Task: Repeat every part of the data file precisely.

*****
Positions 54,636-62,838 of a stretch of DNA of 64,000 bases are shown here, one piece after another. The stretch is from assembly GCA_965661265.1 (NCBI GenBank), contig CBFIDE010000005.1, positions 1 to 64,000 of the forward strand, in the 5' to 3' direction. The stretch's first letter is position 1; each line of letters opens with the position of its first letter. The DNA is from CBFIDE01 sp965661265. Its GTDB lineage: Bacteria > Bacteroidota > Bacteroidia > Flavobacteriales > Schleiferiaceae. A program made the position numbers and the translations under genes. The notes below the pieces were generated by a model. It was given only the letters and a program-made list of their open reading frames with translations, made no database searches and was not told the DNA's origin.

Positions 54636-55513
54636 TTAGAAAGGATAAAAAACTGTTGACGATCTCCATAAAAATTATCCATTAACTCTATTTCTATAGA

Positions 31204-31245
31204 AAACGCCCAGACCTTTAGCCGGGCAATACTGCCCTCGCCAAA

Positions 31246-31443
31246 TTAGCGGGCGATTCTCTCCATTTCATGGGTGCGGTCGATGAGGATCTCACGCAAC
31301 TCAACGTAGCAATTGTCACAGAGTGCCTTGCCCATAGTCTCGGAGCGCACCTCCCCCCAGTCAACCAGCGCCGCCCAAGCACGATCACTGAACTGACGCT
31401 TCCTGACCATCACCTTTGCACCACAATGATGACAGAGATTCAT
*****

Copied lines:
Positions 54,636-62,838 of a stretch of DNA of 64,000 bases are shown here, one piece after another. The stretch is from assembly GCA_965661265.1 (NCBI GenBank), contig CBFIDE010000005.1, positions 1 to 64,000 of the forward strand, in the 5' to 3' direction. The stretch's first letter is position 1; each line of letters opens with the position of its first letter. The DNA is from CBFIDE01 sp965661265. Its GTDB lineage: Bacteria > Bacteroidota > Bacteroidia > Flavobacteriales > Schleiferiaceae. A program made the position numbers and the translations under genes. The notes below the pieces were generated by a model. It was given only the letters and a program-made list of their open reading frames with translations, made no database searches and was not told the DNA's origin.

Positions 54636-55513
54636 TTAGAAAGGATAAAAAACTGTTGACGATCTCCATAAAAATTATCCATTAACTCTATTTCTATAGA

Positions 31204-31245
31204 AAACGCCCAGACCTTTAGCCGGGCAATACTGCCCTCGCCAAA

Positions 31246-31443
31246 TTAGCGGGCGATTCTCTCCATTTCATGGGTGCGGTCGATGAGGATCTCACGCAAC
31301 TCAACGTAGCAATTGTCACAGAGTGCCTTGCCCATAGTCTCGGAGCGCACCTCCCCCCAGTCAACCAGCGCCGCCCAAGCACGATCACTGAACTGACGCT
31401 TCCTGACCATCACCTTTGCACCACAATGATGACAGAGATTCAT